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MAN MADE: Esquire launches line geared for its readers

The look of Esquire has leapt off the pages of the venerable magazine and can now be found in your own home.

Inspired by the lifestyle of the modern, discerning Esquire man, the new collection blends traditional and modern motifs, and has a decidedly masculine feel.

"After telling men how to dress for these many years, we’re now doing the same thing for the house or apartment," said Glen Ellen Brown, vice president of Hearst Brand Development, the division of the magazine’s publisher overseeing design and production of the collection.

Including both home furnishings and decorative accessories, the Esquire Home Collection debuted this summer at the Las Vegas Market and is being distributed by Four Hands, which has a showroom in the Las Vegas Design Center.

Brown said the high-end, luxurious furniture is definitely aimed at the Esquire man.

"The Esquire man is man at his best — a guy who wants to live well and not just superficially. There’s substance behind it. He’s well-read and well-versed in fashion, art, great eats and drinks and places to be," she said.

According to Brown, style and quality were important factors in creating the collection.

"Attention to detail was part of it — translating his wants and needs. Basically, here is a guy who has his professional look and lifestyle together. What we did was see how men’s fabrics translate into lifestyle living."

In addition to incorporating the same types of fabrics used to create men’s suits and outerwear, the collection focuses on details such as stitching and upholstery tacks.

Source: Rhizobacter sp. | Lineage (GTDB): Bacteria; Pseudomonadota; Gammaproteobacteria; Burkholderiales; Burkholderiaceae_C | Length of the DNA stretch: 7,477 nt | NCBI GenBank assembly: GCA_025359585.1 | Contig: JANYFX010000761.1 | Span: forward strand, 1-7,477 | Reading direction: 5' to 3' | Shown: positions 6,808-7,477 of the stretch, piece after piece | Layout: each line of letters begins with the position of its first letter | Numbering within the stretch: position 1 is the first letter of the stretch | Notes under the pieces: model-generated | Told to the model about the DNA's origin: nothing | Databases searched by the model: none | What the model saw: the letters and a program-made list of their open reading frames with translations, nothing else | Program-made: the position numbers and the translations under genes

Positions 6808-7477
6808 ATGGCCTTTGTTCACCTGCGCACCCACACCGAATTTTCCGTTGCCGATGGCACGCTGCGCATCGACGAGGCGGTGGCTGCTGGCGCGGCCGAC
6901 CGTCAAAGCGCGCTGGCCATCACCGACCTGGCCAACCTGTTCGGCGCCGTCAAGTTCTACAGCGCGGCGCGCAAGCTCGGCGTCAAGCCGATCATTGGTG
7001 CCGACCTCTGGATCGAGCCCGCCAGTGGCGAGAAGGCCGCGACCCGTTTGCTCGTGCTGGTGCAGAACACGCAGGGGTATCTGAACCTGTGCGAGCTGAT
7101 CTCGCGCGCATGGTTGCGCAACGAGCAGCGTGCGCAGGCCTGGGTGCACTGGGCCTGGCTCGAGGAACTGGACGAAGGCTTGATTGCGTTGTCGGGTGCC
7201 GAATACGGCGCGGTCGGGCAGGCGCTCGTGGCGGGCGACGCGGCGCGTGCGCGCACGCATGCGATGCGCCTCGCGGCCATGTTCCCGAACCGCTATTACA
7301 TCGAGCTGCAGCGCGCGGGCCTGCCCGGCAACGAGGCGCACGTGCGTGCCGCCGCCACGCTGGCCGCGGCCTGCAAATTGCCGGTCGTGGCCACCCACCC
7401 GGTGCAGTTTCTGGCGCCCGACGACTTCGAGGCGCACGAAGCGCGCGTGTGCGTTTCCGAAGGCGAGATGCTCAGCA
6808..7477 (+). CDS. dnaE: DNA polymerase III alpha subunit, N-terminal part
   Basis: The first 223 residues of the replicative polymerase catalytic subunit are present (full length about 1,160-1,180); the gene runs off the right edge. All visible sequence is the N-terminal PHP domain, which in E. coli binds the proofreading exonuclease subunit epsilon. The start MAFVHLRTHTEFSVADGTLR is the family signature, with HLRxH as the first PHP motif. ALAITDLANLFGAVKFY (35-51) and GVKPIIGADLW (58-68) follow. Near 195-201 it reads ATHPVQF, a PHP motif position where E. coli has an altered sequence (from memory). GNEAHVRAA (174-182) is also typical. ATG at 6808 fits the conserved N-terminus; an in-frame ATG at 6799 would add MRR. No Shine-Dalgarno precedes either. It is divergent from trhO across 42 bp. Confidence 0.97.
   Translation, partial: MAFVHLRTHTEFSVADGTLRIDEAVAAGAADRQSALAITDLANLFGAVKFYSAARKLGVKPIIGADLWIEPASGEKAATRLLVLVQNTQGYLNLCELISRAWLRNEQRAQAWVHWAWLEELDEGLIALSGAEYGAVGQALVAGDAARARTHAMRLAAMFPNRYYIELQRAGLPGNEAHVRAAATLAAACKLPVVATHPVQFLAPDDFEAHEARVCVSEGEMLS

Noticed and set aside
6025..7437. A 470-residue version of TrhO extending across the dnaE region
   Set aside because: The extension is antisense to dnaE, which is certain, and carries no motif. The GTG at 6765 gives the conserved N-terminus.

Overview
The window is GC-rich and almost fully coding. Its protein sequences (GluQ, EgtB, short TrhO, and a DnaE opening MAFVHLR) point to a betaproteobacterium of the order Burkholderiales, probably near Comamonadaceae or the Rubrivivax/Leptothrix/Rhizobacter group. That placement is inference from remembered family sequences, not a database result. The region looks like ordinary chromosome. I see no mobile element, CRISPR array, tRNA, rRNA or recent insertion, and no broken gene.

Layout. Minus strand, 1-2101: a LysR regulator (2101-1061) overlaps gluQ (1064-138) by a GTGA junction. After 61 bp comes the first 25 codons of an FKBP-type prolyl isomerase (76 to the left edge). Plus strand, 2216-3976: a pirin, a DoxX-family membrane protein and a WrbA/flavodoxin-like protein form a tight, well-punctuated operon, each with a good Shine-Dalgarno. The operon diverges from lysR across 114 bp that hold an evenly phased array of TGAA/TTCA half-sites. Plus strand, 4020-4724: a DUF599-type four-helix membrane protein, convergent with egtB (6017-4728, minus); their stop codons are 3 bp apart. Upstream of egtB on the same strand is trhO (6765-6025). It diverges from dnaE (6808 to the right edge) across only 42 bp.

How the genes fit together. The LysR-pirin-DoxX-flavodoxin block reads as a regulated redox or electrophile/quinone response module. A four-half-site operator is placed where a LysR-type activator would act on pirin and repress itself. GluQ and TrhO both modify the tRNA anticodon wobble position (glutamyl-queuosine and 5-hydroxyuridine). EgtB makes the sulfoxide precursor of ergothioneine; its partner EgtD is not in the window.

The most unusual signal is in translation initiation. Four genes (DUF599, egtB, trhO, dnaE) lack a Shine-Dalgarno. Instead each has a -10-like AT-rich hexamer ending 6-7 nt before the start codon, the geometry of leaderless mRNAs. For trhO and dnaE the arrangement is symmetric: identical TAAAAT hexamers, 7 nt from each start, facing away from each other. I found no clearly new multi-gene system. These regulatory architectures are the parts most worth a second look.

"It’s all thought of in the mindset of fashion. It’s well-tailored furniture," Brown said.

This falls hand-in-hand with a recent study by the publication revealed that 96 percent of readers feel that a great sofa is like a great suit — well-tailored and comfortable.

For example, both the Triple Old Fashioned tufted sofa, which blends leather and linen, and the Triple Whisky Collins leather sofa have antique brass stud detailing. The Boilermaker is an upholstered ottoman in charcoal wool with black leather tufting and trim. And the Martini and Tall Martini chairs have arms that resemble belts, complete with polished buckles.

To help retain that masculine feel, Brown said the furnishings are also sized appropriately, designed for "that guy who wants a chair to kick back in comfortably while having his drink" and named after classic cocktails.

"More and more men are having a say in what goes into their homes ," Brown said. "Part of that, as the magazine, was quantifying the want for things that are male and look male. We want to be there for them."

"So much of today’s research is focused on the woman: her purchasing power and purchasing ways, even if she is buying for a man, the industry focuses on her. The Hearst Brand Development team targeted the main consumers of the collection — their magazine subscribers, the men," said Matthew Briggs, chief executive officer of Four Hands.

Briggs said their research showed that the line will appeal to men 35 and older, 62 percent of which are married or living with a significant other, 53 percent have a household income of at least $100,000, 53 percent live in a suburban area, 64 percent own their own home and 14 percent own a second home.

But that doesn’t mean the furnishings won’t appeal to women as well. Like the magazine, which has a 34 percent female readership, the collection can easily be incorporated into homes, Brown said.

Most of the pieces are very versatile and can be used in the home office, living room or den, she added.

Briggs said he is especially fond of the Manhattan bar trunk, which has been oriented vertically and filled with shelves while the black mirror steel exterior has been accented with black leather trim and nails. It also sits on casters.

"The Manhattan Bar trunk catches my eye. It is updating a classic piece with contemporary styling over genuine leather. A bar that expands and contracts for entertaining in a smaller loft is perfect for size and investment," he said.

Rounding out the collection are area rugs constructed by hand using 100 percent Turkish wool and hemp, lighting, barware, desk accessories.

Suggested retail prices for the Esquire Home Collection are trunks beginning at $795, sofas starting at $2,500, chairs and bar stools beginning at $995 and office pieces starting at $1,195. Esquire Rugs will start at $50 per square foot, accessories at $50 and lighting at $200.

 

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